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Sunday, September 24, 2023


It’s not good

In case of emergency: Hit panic button

Chris Elliott

Now would be a good time to panic, Cougar fans. In this case, it’s not premature.

Yeah, Houston has been a part of some on-the-edge-of-your-seat games the last couple of weeks.

Any true football fan would enjoy watching second-half comebacks, a vicious hitting defense, an offense with the potency to score on any given down and last second field goal attempts.

All of the previously listed make for good football watching.

But it’s like I said, now would be a good time for Cougar football fans to hit the panic button.

Because the same UH defense that has punished opponents with slobber-knocking hits and has forced six turnovers in its first four games frequently gets beat downfield on long pass plays, gives up 4.5 yards per carry and is responsible for allowing 30.5 points per game.

UH has the No. 16 ranked offense in the country, producing 483.5 yards per game and scoring an insane 33.5 points per game thanks to head coach Art Briles’ system and a handful of abnormally fast athletes at the skill positions, but it also has its faults that need to be mended if the team plans on making a decent bowl game this season.

Twelve turnovers in only four-game time span would be considered subpar for any collegiate level team, Division I AA included.

Following his team’s 37-35 loss to East Carolina on Saturday at Robertson Stadium, in which the Cougars had three turnovers and were flagged with eight penalties, Briles said that changes are in the near future.

"We’ve got to tighten it up a whole bunch," Briles said. "We can’t make mistakes that hurt us as a football team. So, we’re going to remedy that problem."

Despite all the penalties, turnovers, a horrific punting game that habitually awarded ECU with great field position and yet another switch at the quarterback position, the Cougars found themselves with two potential game winning opportunities in the final two minutes of Saturday’s game.

So they’ve got to be doing something right.

If T.J. Lawrence had made just one of those field goals late in the game, perhaps this column would be focusing on how clutch a team Briles has produced.

But UH didn’t win. It fell to 2-2 and will be immersed in a culture that cooks, cleans, talks, lives and breathes nothing but football when it goes into Alabama on Saturday to face the Crimson Tide.

If the Cougars can’t play near perfect football, the probability of them being trampled in their next game and dropping below .500 is extremely high.

Now would be a good time to panic for the UH football team and its fans.

Maybe an unnerved state of mind is not so much of a bad situation to be in right now.

If the Cougars get pushed far back enough into a corner in Alabama, they’ll eventually have no other way to go but through or over their opponents.

Avery’s amazing acts not enough

by Jong Lee

Trailing by nine and just over a quarter remaining in Saturday’s game against East Carolina, the Cougars needed something – a play, drive or anything – to fire them up. That fire came in the form of senior wide receiver Donnie Avery.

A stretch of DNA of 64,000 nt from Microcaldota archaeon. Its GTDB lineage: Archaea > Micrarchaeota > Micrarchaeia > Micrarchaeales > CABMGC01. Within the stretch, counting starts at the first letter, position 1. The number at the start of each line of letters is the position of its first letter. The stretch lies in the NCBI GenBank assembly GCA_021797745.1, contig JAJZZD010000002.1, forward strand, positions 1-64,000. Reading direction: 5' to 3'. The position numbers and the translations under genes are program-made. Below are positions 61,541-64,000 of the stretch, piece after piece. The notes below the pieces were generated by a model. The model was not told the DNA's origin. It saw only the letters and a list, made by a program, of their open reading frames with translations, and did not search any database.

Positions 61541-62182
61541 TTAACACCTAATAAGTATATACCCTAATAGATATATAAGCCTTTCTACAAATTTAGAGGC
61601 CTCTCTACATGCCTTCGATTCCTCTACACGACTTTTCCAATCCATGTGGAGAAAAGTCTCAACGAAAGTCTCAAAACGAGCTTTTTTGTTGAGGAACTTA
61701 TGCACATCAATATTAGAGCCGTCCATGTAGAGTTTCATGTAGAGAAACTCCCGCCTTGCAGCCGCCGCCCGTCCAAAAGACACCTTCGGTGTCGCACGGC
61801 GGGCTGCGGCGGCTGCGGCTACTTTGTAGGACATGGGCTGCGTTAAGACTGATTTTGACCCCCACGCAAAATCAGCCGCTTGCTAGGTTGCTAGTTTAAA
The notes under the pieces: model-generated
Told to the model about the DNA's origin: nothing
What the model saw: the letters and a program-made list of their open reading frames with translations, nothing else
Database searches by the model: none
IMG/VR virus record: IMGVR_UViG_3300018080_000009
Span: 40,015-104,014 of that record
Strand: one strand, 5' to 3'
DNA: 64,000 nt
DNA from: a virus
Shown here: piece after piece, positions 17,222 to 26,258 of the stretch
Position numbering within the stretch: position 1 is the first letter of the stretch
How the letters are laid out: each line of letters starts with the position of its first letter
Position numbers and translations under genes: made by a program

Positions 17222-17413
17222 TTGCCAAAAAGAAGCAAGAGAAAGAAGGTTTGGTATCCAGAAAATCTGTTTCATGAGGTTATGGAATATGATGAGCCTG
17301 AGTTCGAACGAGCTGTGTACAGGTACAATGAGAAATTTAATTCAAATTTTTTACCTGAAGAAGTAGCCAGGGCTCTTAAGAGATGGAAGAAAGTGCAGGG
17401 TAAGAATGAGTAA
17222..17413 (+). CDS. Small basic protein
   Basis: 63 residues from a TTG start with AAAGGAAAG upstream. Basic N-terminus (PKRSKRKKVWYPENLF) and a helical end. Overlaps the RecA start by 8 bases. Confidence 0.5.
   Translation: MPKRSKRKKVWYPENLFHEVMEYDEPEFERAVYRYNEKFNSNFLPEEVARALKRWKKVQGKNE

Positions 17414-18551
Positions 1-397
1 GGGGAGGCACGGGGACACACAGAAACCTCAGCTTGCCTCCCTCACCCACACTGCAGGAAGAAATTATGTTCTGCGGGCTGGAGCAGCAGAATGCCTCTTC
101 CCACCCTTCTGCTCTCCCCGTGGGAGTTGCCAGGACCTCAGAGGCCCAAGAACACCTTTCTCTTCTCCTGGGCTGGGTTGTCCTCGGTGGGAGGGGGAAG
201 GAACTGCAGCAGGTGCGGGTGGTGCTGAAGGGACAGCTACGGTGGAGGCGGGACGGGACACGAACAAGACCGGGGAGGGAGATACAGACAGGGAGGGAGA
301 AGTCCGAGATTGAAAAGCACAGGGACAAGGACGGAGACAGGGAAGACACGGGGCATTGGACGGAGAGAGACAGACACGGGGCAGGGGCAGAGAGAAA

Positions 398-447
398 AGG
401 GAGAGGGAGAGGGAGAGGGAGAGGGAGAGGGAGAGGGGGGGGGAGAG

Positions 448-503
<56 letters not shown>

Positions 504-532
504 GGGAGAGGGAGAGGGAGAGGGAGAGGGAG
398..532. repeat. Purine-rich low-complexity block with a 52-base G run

Avery received a kickoff that had him in the shallow depths of the Houston end zone, after East Carolina hit on a field goal. Avery took the ball and started to run toward the right side of the field. But three Pirate players busted through 10-yards out and Avery made a quick cut to the left side.

Avery got some key blocks and cut back to the middle of the field around the 40-yard line with only the kicker to beat. Avery blew past him using the field and his speed to his advantage and the crowd of fans at Robertson Stadium received the jolt that they desperately wanted and needed.

"It (Avery’s touchdown) gave us a lot of momentum, but we were still down," head coach Art Briles said. "It inspired us a little bit, but we still had to overcome and we didn’t do it."

The 100-yard touchdown return brought Houston back within two points and brought Avery’s touchdown total for the night to three.

"We had a spark right there," Avery said. "We went out there, made a few good plays but we didn’t have enough big plays so now we need to go back to the drawing board and get it done next week."

Avery also had a 64-yard touchdown on a screen in the first quarter from redshirt freshman Case Keenum to tie the game at seven.

"I just had good blocks on it and saw the hole, I saw the crease, took it up and scored," Avery said.

Avery finished the game with 350 all-purpose yards – 189 yards receiving on nine receptions and 161 yards kick returning on four returns. But a disappointed Avery only believes in wins.

"We were trying to go out there and win. That’s all we were trying to do…it’s a team concept. We didn’t win. I can’t talk about my personal performance. We lost," Avery said.

Avery’s kickoff return perfectly set up the Cougars for the fourth quarter, but Houston could not capitalize on the momentum swing and ultimately fell to East Carolina 37-35.

Avery joins former Cougars Ronnie Powledge and Ricky Wilson with the longest kickoff returns in Houston history. Powledge and Wilson returned 100-yard kickoffs on Nov. 2, 1963 and Nov. 22, 2003, respectively.

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